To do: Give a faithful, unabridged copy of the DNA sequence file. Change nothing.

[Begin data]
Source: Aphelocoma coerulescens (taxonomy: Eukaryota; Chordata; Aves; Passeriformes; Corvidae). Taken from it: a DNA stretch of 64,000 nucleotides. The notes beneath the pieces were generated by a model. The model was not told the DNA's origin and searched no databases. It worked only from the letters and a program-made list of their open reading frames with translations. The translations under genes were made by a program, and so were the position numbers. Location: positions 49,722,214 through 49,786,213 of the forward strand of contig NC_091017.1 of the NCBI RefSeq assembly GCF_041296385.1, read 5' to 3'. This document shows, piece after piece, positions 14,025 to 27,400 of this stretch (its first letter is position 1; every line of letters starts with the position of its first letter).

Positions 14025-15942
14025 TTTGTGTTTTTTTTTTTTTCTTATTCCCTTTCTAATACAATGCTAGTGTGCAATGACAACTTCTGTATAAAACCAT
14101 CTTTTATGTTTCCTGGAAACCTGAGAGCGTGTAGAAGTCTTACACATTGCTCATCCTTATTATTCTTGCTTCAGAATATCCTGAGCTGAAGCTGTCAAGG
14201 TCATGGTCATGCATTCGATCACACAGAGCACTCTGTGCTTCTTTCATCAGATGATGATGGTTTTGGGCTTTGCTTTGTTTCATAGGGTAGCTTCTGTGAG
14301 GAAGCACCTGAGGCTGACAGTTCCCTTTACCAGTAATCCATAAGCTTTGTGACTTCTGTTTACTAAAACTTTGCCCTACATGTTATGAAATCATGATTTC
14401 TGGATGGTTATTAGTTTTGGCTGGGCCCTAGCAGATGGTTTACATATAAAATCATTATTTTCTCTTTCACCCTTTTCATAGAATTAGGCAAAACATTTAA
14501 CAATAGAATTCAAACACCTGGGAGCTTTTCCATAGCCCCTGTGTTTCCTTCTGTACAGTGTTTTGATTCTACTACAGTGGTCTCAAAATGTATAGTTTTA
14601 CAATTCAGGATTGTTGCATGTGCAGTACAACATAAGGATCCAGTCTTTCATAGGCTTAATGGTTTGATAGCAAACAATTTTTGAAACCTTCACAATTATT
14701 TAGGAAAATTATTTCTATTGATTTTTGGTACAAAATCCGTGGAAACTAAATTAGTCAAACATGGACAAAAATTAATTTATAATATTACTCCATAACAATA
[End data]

Source: Aphelocoma coerulescens (taxonomy: Eukaryota; Chordata; Aves; Passeriformes; Corvidae). Taken from it: a DNA stretch of 64,000 nucleotides. The notes beneath the pieces were generated by a model. The model was not told the DNA's origin and searched no databases. It worked only from the letters and a program-made list of their open reading frames with translations. The translations under genes were made by a program, and so were the position numbers. Location: positions 49,722,214 through 49,786,213 of the forward strand of contig NC_091017.1 of the NCBI RefSeq assembly GCF_041296385.1, read 5' to 3'. This document shows, piece after piece, positions 14,025 to 27,400 of this stretch (its first letter is position 1; every line of letters starts with the position of its first letter).

Positions 14025-15942
14025 TTTGTGTTTTTTTTTTTTTCTTATTCCCTTTCTAATACAATGCTAGTGTGCAATGACAACTTCTGTATAAAACCAT
14101 CTTTTATGTTTCCTGGAAACCTGAGAGCGTGTAGAAGTCTTACACATTGCTCATCCTTATTATTCTTGCTTCAGAATATCCTGAGCTGAAGCTGTCAAGG
14201 TCATGGTCATGCATTCGATCACACAGAGCACTCTGTGCTTCTTTCATCAGATGATGATGGTTTTGGGCTTTGCTTTGTTTCATAGGGTAGCTTCTGTGAG
14301 GAAGCACCTGAGGCTGACAGTTCCCTTTACCAGTAATCCATAAGCTTTGTGACTTCTGTTTACTAAAACTTTGCCCTACATGTTATGAAATCATGATTTC
14401 TGGATGGTTATTAGTTTTGGCTGGGCCCTAGCAGATGGTTTACATATAAAATCATTATTTTCTCTTTCACCCTTTTCATAGAATTAGGCAAAACATTTAA
14501 CAATAGAATTCAAACACCTGGGAGCTTTTCCATAGCCCCTGTGTTTCCTTCTGTACAGTGTTTTGATTCTACTACAGTGGTCTCAAAATGTATAGTTTTA
14601 CAATTCAGGATTGTTGCATGTGCAGTACAACATAAGGATCCAGTCTTTCATAGGCTTAATGGTTTGATAGCAAACAATTTTTGAAACCTTCACAATTATT
14701 TAGGAAAATTATTTCTATTGATTTTTGGTACAAAATCCGTGGAAACTAAATTAGTCAAACATGGACAAAAATTAATTTATAATATTACTCCATAACAATA